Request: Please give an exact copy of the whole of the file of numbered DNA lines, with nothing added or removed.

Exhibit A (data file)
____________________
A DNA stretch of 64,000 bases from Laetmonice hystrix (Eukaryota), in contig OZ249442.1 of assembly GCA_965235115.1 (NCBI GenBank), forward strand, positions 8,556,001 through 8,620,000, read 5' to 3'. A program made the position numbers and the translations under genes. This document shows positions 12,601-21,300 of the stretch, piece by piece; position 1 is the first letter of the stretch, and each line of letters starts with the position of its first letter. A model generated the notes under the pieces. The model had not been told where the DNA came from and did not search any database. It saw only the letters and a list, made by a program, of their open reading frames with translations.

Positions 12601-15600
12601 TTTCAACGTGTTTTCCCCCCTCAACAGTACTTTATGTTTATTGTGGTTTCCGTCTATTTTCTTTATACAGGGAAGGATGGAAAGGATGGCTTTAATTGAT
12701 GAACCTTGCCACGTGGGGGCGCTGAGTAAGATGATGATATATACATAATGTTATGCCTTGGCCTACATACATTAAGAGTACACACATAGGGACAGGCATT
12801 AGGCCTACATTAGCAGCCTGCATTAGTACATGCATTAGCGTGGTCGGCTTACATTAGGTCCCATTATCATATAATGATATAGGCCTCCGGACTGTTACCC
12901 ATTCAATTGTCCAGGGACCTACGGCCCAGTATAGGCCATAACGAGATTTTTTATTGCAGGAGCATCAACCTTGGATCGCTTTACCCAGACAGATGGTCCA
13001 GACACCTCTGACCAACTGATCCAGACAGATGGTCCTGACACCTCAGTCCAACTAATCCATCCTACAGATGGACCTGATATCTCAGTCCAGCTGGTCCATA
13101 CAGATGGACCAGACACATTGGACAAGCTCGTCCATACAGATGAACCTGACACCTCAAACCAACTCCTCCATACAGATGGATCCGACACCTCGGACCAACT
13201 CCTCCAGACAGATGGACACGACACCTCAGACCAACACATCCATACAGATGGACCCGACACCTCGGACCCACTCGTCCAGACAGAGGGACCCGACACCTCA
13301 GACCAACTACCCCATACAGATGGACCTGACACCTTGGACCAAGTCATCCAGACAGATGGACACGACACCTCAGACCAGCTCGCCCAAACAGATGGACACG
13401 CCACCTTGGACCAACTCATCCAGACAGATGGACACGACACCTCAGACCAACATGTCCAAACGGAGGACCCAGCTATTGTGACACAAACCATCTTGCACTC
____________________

A DNA stretch of 64,000 bases from Laetmonice hystrix (Eukaryota), in contig OZ249442.1 of assembly GCA_965235115.1 (NCBI GenBank), forward strand, positions 8,556,001 through 8,620,000, read 5' to 3'. A program made the position numbers and the translations under genes. This document shows positions 12,601-21,300 of the stretch, piece by piece; position 1 is the first letter of the stretch, and each line of letters starts with the position of its first letter. A model generated the notes under the pieces. The model had not been told where the DNA came from and did not search any database. It saw only the letters and a list, made by a program, of their open reading frames with translations.

Positions 12601-15600
12601 TTTCAACGTGTTTTCCCCCCTCAACAGTACTTTATGTTTATTGTGGTTTCCGTCTATTTTCTTTATACAGGGAAGGATGGAAAGGATGGCTTTAATTGAT
12701 GAACCTTGCCACGTGGGGGCGCTGAGTAAGATGATGATATATACATAATGTTATGCCTTGGCCTACATACATTAAGAGTACACACATAGGGACAGGCATT
12801 AGGCCTACATTAGCAGCCTGCATTAGTACATGCATTAGCGTGGTCGGCTTACATTAGGTCCCATTATCATATAATGATATAGGCCTCCGGACTGTTACCC
12901 ATTCAATTGTCCAGGGACCTACGGCCCAGTATAGGCCATAACGAGATTTTTTATTGCAGGAGCATCAACCTTGGATCGCTTTACCCAGACAGATGGTCCA
13001 GACACCTCTGACCAACTGATCCAGACAGATGGTCCTGACACCTCAGTCCAACTAATCCATCCTACAGATGGACCTGATATCTCAGTCCAGCTGGTCCATA
13101 CAGATGGACCAGACACATTGGACAAGCTCGTCCATACAGATGAACCTGACACCTCAAACCAACTCCTCCATACAGATGGATCCGACACCTCGGACCAACT
13201 CCTCCAGACAGATGGACACGACACCTCAGACCAACACATCCATACAGATGGACCCGACACCTCGGACCCACTCGTCCAGACAGAGGGACCCGACACCTCA
13301 GACCAACTACCCCATACAGATGGACCTGACACCTTGGACCAAGTCATCCAGACAGATGGACACGACACCTCAGACCAGCTCGCCCAAACAGATGGACACG
13401 CCACCTTGGACCAACTCATCCAGACAGATGGACACGACACCTCAGACCAACATGTCCAAACGGAGGACCCAGCTATTGTGACACAAACCATCTTGCACTC